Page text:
How is application integration different?
Application integration is different from data integration in that it directly links multiple applications at a functional level. Application data may be linked in near real-time, allowing organizations to create dynamic and highly adaptable applications and services.
There are a number of proven application integration styles that can be used independently or in combination—from modern API-led integration where business IT assets can be exposed and discovered in a rapid and secure way, to more traditional Service Oriented Architectures like the Enterprise Service Bus, where you integrate different applications by putting a communication layer or ‘bus’ between them. This allows enterprises to orchestrate integration flows that trigger after events occur in one application to the next. Because of these real-time interactions, enterprises are able to stay agile, responding to new data feeds or performance issues as they occur, rather than after the fact.
Benefits of application integration
There are many complexities that integration can resolve, but what are the benefits? Integration provides value both on an organizational level as well as an operational level— if you choose the right integration tool.
Integrating your applications across various clouds is an important step toward synchronizing your data. However, you need an integration tool that allows deployment of integration runtimes within multiple clouds. This allows you to deploy close to your applications, resulting in lower latency times as processes run directly within the cloud and lower costs from not needing to move data in and out of platforms.
The right application tool can also yield important timesaving, cost-cutting, and performance-enhancing operational benefits:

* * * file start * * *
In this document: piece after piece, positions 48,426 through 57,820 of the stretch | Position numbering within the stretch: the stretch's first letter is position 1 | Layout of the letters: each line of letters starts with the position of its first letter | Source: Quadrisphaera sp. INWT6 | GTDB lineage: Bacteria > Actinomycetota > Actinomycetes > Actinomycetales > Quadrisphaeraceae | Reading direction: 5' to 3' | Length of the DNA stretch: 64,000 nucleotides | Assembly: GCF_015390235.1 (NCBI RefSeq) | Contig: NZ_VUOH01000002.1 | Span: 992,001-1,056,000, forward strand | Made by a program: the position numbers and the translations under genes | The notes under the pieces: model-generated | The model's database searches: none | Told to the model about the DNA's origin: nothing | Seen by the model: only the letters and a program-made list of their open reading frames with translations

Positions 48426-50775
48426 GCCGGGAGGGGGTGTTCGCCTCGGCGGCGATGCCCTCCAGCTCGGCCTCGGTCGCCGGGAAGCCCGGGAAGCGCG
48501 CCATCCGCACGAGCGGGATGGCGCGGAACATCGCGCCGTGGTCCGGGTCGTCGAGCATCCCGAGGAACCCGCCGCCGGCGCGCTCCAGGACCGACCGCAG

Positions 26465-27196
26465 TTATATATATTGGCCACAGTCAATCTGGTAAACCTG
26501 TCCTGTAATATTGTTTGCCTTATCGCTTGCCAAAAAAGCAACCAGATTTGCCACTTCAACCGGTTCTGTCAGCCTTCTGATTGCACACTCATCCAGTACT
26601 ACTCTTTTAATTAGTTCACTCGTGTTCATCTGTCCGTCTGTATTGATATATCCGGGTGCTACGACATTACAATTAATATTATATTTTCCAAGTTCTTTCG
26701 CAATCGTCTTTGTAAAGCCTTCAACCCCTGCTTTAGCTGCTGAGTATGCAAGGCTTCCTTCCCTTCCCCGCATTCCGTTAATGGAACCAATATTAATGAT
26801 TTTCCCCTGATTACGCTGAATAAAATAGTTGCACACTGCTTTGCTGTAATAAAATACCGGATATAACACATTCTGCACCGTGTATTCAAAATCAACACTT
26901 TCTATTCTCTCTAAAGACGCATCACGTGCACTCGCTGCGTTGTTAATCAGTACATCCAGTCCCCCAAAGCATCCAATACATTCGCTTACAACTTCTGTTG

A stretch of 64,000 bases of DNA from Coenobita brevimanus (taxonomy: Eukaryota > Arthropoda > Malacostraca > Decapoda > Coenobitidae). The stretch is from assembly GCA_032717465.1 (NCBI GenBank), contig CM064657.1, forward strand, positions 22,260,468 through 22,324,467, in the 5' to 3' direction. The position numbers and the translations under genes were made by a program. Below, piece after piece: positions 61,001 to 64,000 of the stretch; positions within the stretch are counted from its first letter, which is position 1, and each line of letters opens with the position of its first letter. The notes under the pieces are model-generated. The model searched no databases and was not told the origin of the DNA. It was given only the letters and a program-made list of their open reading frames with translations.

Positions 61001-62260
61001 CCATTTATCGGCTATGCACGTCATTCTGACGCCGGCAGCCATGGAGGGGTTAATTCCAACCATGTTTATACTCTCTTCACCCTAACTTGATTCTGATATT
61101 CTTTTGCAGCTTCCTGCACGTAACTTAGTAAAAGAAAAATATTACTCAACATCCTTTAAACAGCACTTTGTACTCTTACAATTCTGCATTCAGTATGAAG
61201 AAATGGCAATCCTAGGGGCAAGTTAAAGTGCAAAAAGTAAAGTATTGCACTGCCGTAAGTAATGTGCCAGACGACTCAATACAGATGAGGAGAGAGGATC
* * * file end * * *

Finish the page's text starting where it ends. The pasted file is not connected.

- Access any data anywhere: With organizations diversifying their application landscape (e.g., adopting SaaS applications, building new solutions in the cloud) data is increasingly dispersed across multiple environments. Integration tools that deploy across these environments enable access from any system to any sort of data in any format.
- Resolve ‘endpoint individuality’: Each system or application has its own idiosyncrasies that must be accounted for in any integration—error handling, authentication protocols, load management, performance optimizationm and more. Integration tools that handle these factors ‘out of the box’ yield tremendous gains in productivity over coding and a higher level of enterprise-class resiliency.
- Let integrators focus on integration: Purpose-built tooling can help integrators focus less on the surrounding infrastructure and more on building business logic. By addressing error recovery, fault tolerance, log capture, performance analysis, message tracing, and transactional update and recovery, an integration tool enables users to create integration flows more without requiring a deep knowledge of the various platforms and domains.
Application integration use cases